Canada markets close in 2 hours 30 minutes
  • S&P/TSX

    20,107.98
    -157.39 (-0.78%)
     
  • S&P 500

    4,232.21
    -51.53 (-1.20%)
     
  • DOW

    33,765.53
    -233.51 (-0.69%)
     
  • CAD/USD

    0.7699
    -0.0028 (-0.36%)
     
  • CRUDE OIL

    91.29
    +0.79 (+0.87%)
     
  • BTC-CAD

    27,935.25
    -2,626.86 (-8.60%)
     
  • CMC Crypto 200

    511.66
    -29.94 (-5.53%)
     
  • GOLD FUTURES

    1,763.30
    -7.90 (-0.45%)
     
  • RUSSELL 2000

    1,961.30
    -39.43 (-1.97%)
     
  • 10-Yr Bond

    2.9760
    +0.0960 (+3.33%)
     
  • NASDAQ

    12,699.21
    -266.13 (-2.05%)
     
  • VOLATILITY

    20.50
    +0.94 (+4.81%)
     
  • FTSE

    7,550.37
    +8.52 (+0.11%)
     
  • NIKKEI 225

    28,930.33
    -11.77 (-0.04%)
     
  • CAD/EUR

    0.7664
    +0.0009 (+0.12%)
     

2 Dividend ETFs With Significant Exposure to the TSX’s Top 2 Sectors

·3 min read
exchange-traded funds
exchange-traded funds

Written by Christopher Liew, CFA at The Motley Fool Canada

The TSX is known to have two strongly performing sectors: financial and energy. The percentage weight of the former is 32%, while stocks in the latter comprise 13% of Canada’s headline index. Many investors have financial and energy stocks in their investment portfolios primarily for dividend income.

The Big Five bank stocks are dependable income providers for their dividend track records of more than 100 years. Established crude producers, integrated oil & gas companies, and pipeline operators pay handsome dividends. However, choosing individual stocks from each sector to form a solid stock portfolio isn’t easy.

Your solution to skip the arduous selection process is to invest in a basket of stocks, or exchange-traded funds (ETFs), instead. Vanguard FTSE Canadian High Dividend Yield Index ETF (TSX:VDY) and iShares S&P/TSX Composite High Dividend Index ETF (TSX:XEI) put the top dividend payers from each sector in their funds. The added advantage or bonus is the monthly dividend payment.

Fully replicated index strategy

Vanguard, through VDY, seeks to track the performance of a broad Canadian equity index. Also, high dividend yield is the common denominator of the Canadian stocks in the fund. As of June 27, 2022, the share price is $42.42, while the dividend offer is 3.46%. Interestingly, this ETF isn’t losing or winning year to date because the price is the same as on year-end 2021.

The fund manager uses a fully replicated index strategy and ensures exposure to large-, mid- and small-cap Canadian stocks across various industries. Currently, large-cap stocks comprise 91.59% of VDY’s 47 stock holdings. The financial sector (54.1%) has the most significant representation followed by energy (28.4%), telecommunications (8.8%), and utilities (6.1%).

VDY’s top 10 holdings are five bank stocks, four energy stocks, and one telco stock. The ETF’s total return in 9.64 years is a decent 152.51% (10.08% CAGR).

Long-term foundational holding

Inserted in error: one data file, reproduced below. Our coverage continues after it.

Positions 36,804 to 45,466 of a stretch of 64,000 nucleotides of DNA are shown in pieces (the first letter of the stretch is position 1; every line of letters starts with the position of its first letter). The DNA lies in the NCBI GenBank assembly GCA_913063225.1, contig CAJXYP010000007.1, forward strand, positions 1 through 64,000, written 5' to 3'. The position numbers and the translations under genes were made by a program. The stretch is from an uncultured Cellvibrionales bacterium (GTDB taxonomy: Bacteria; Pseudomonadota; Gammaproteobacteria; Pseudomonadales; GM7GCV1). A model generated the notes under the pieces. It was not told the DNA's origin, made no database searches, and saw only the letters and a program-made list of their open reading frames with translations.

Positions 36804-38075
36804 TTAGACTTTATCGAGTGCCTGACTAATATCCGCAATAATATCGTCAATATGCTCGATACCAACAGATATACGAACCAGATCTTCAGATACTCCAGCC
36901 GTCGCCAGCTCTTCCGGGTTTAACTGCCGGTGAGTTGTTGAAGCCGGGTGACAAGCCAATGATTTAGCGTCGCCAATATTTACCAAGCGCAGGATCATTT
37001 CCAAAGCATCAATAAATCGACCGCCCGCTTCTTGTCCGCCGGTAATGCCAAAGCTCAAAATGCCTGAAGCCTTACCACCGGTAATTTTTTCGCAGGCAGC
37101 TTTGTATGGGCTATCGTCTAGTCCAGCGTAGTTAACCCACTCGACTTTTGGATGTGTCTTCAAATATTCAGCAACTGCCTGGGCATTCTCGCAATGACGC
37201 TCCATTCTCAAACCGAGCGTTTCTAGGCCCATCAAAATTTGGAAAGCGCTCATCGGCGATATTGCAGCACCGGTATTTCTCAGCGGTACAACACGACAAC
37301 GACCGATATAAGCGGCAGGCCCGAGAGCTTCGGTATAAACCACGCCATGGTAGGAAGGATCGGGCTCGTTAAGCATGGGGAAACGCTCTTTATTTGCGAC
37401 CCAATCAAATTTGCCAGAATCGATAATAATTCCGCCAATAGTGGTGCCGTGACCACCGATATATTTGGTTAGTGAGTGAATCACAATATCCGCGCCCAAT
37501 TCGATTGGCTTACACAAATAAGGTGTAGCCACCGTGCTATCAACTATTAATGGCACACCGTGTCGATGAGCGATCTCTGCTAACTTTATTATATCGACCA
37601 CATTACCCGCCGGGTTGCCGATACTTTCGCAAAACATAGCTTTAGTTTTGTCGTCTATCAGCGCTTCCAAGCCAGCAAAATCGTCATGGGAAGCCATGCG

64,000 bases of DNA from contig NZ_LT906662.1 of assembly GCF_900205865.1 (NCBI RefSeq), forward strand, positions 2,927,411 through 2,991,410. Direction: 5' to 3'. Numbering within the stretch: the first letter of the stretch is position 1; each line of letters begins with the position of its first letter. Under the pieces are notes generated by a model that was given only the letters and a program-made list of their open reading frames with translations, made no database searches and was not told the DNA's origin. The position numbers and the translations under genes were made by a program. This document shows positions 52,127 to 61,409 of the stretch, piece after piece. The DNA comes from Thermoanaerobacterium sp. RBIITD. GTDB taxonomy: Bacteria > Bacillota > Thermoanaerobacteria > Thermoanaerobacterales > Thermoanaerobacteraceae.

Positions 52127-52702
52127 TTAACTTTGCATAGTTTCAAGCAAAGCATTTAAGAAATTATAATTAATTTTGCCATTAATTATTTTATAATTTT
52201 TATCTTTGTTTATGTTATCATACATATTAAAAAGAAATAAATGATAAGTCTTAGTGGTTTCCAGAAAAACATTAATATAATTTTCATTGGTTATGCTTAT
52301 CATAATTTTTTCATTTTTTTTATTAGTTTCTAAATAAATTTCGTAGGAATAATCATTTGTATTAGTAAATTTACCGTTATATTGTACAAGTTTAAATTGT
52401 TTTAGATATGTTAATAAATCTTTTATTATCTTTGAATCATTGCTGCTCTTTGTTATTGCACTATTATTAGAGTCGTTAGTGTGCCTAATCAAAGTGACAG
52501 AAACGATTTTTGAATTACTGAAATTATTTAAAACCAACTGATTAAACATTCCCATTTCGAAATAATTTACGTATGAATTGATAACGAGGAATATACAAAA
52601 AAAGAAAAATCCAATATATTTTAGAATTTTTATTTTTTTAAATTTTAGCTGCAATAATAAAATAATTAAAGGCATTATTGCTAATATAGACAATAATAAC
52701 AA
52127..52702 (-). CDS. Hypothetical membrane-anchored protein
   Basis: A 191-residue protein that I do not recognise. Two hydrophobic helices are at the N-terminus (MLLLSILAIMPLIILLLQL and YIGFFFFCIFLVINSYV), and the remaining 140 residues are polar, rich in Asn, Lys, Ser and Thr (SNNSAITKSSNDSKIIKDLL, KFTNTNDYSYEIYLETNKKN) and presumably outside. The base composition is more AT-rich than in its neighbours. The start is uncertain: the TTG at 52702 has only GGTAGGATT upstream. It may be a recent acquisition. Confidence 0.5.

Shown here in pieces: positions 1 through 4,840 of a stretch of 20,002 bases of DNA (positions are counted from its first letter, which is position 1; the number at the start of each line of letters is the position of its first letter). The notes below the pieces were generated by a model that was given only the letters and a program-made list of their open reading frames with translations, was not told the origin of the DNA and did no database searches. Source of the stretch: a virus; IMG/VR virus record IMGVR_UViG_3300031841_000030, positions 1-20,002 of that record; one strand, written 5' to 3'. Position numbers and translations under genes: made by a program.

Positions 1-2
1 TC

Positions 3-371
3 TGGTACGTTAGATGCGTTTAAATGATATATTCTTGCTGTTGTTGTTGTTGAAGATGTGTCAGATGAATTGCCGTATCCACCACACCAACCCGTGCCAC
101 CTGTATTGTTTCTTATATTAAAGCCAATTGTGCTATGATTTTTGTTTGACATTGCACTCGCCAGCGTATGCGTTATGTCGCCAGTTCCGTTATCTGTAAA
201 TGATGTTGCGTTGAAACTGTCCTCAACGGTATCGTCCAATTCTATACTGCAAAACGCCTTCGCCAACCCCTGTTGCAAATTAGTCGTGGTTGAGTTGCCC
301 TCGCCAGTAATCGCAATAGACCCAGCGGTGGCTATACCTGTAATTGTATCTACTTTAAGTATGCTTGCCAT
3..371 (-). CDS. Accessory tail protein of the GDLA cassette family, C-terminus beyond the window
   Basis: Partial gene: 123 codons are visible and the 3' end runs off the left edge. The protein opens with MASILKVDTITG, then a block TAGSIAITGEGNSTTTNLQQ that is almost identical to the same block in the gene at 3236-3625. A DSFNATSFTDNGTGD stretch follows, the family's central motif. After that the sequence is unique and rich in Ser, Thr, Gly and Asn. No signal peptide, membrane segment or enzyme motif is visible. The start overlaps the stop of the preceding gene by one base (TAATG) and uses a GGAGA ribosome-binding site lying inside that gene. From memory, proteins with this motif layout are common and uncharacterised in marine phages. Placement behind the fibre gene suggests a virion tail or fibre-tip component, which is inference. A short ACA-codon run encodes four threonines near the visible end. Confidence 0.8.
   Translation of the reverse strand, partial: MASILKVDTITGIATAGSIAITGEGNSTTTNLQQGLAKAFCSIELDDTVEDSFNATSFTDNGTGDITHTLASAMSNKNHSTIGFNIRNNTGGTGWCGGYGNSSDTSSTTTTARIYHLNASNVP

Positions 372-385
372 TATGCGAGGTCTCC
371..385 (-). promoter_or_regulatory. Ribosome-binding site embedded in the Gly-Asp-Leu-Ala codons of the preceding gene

BlackRock’s XEI replicates the performance of the S&P/TSX Composite High Dividend Index and seeks long-term capital growth for investors. This ETF outperforms the TSX with its 2.1% year to date. At $25.51 per share, the dividend yield is 3.96%.

XEI has more stock holdings (75) than VDY, although the exposure to the financial (29.94%) and energy sectors (28.19%) are almost even. The next two sectors with the highest percentage weights are utilities (13.88%), and communications (11.91%). BlackRock rebalances the portfolio every quarter.

Ideal diversification

ETFs with only bank and energy stocks as holdings are available on the TSX. However, the diversification isn’t ideal because the exposure is confined to one sector. VDY and XEI allows you to invest in multiple companies in either sector plus a few more in other sectors.

Also, don’t think that you lose buying or selling flexibility with VDY and XEI. But since dividend ETFs trade like regular stocks, they’re not immune from spikes and dips. The beauty of both ETFs is that you have a professional fund manager.

More importantly, you’d have exposure to blue-chip stocks like Royal Bank of Canada, Toronto-Dominion Bank and three other big banks. On the energy side, you’d have Enbridge, TC Energy, and Suncor Energy. Lastly, if you want to stay invested, but handpicking stocks is a problem, invest in VDY or XEI.

The post 2 Dividend ETFs With Significant Exposure to the TSX’s Top 2 Sectors appeared first on The Motley Fool Canada.

Free Passive Income Stock Picks From the Motley Fool Canada

Looking for high-quality Canadian stocks that pay attractive dividends?

Our market beating* Stock Advisor Canada team has released a new, recently put together a report highlighting five blue-chip Canadian stocks that pay handsome dividends, and we’re giving away this report for free for a limited time.

Get our favorite passive income stocks today, and learn more about all the perks Stock Advisor Canada provides our members!

Get Your Free Report * Returns as of 6/22/22

More reading

Fool contributor Christopher Liew has no position in any of the stocks mentioned. The Motley Fool recommends Enbridge.

2022

Our goal is to create a safe and engaging place for users to connect over interests and passions. In order to improve our community experience, we are temporarily suspending article commenting